Realtors are now being hired by FM1 and FM2 to list these properties for sale and rent. But before they can do this, a lot has to happen. FM1 and FM2 hire “scouts,” people who visit inventory properties to observe them from a distance, and to establish the “state” of the property for the lender. Is it abandoned, is it maintained, or is it occupied? If it looks abandoned, a sticker is placed on the front door, advising anyone who can offer information about the property to contact a provided phone number. I spoke to one scout who told me he visits an average of 50 properties each day. This indicates that a significant change has happened in the industry. Banks would not pay these expenses, which adds even more to their potential losses, to evaluate the state of their inventories, but the U.S. government does.

The scout files his report, and if there is no response within a short time, FM1 and FM2 hire a “preservation” service. Depending on the state of the property, if abandoned, the security department of the preservation service changes the locks and otherwise secures the property. There is some lawful question as to whether a lender can change locks on a property they technically do not own the title to. This is a case of it is easier to ask for forgiveness than get permission. And, if no one else cares about the property, it is better for the communities involved to have secured vacant property than non-secured, where homeless people and vandals can live in and most often destroy. I have seen examples of unsecured, abandoned homes where the conditions were unbelievable.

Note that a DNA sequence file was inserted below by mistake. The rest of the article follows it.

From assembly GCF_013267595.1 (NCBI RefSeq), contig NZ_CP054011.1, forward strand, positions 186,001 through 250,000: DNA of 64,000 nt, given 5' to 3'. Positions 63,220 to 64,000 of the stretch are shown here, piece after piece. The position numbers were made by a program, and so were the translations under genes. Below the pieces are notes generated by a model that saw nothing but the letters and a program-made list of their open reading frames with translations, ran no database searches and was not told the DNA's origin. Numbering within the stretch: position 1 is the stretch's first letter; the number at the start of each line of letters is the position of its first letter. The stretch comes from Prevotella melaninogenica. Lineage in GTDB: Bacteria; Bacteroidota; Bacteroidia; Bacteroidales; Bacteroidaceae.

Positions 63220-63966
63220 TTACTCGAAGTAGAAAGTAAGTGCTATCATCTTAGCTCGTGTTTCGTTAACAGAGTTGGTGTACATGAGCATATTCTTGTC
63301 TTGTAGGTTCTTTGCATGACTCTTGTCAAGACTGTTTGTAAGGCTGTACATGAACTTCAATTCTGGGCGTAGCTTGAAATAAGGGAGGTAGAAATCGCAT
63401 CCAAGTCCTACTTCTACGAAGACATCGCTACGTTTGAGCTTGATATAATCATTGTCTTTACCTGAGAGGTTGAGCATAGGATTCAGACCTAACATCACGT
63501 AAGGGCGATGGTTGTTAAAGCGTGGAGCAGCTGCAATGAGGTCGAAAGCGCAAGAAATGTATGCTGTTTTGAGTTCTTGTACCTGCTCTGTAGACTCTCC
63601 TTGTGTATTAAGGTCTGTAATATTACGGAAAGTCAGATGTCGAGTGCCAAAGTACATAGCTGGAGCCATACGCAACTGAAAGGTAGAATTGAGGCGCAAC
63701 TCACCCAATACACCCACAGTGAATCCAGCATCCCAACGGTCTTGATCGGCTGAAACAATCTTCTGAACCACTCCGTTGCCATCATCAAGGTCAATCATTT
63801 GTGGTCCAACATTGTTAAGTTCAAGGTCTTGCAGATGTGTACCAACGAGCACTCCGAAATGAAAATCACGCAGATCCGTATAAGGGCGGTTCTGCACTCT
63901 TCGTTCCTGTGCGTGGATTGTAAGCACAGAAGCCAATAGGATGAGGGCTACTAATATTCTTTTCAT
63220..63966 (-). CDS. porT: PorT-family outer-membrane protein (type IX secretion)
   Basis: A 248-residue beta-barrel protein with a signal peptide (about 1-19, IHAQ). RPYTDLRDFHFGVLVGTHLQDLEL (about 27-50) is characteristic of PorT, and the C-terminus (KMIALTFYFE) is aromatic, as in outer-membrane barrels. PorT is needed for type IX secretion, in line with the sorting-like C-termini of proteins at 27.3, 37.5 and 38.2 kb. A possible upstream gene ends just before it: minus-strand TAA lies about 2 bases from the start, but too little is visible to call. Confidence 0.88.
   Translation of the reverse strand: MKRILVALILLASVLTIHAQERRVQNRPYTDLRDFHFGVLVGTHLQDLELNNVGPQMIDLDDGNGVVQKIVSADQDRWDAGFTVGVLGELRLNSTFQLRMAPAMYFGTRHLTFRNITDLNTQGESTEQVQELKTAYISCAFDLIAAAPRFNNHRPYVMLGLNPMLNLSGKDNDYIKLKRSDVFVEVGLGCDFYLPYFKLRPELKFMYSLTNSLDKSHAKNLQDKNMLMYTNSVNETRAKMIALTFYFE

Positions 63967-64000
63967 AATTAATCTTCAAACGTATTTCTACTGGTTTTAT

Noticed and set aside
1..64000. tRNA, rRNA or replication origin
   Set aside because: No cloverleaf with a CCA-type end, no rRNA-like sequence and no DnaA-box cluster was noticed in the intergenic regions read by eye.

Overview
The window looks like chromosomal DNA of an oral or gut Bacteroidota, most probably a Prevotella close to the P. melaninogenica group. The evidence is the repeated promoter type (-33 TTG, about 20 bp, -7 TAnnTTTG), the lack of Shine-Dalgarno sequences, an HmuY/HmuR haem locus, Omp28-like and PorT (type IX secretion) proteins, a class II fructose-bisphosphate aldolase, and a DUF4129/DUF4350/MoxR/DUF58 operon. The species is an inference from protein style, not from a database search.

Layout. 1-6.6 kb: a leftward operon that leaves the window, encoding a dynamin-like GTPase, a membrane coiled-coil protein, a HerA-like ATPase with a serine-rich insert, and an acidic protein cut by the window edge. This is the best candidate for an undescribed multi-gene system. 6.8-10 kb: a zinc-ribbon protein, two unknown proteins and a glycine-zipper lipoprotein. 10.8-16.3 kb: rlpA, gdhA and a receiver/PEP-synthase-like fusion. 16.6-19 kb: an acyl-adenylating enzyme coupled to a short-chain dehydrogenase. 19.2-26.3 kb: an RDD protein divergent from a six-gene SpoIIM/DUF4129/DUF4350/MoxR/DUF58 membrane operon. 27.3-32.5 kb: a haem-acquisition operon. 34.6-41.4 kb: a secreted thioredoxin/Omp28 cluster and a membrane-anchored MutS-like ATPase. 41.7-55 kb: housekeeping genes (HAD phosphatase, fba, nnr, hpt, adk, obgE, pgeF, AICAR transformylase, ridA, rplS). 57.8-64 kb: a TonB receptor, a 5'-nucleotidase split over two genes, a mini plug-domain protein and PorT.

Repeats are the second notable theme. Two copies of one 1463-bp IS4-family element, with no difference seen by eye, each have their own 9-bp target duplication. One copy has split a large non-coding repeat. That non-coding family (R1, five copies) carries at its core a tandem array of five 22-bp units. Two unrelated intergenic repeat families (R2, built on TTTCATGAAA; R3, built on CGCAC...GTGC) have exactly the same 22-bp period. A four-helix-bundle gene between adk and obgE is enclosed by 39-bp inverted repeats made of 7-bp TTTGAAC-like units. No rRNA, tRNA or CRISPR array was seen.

FM1 and FM2 are creating and stimulating the traditional and non-traditional real estate market, pre-sale, pre-rental, and after market. One wonders what this will do to property values as these properties flood the market. With borrowing rates low, and lenders (banks) being regulated with stiffer credit requirements and larger down payments, it is up to cash buyers to scoop up these properties while they can for cheap. But if there are not enough buyers, I see an incentive program coming in the near future from FM1 and FM2 to enable the purchase of these FM1- and FM2-owned properties by non-cash buyers who need assistance borrowing the money to do so.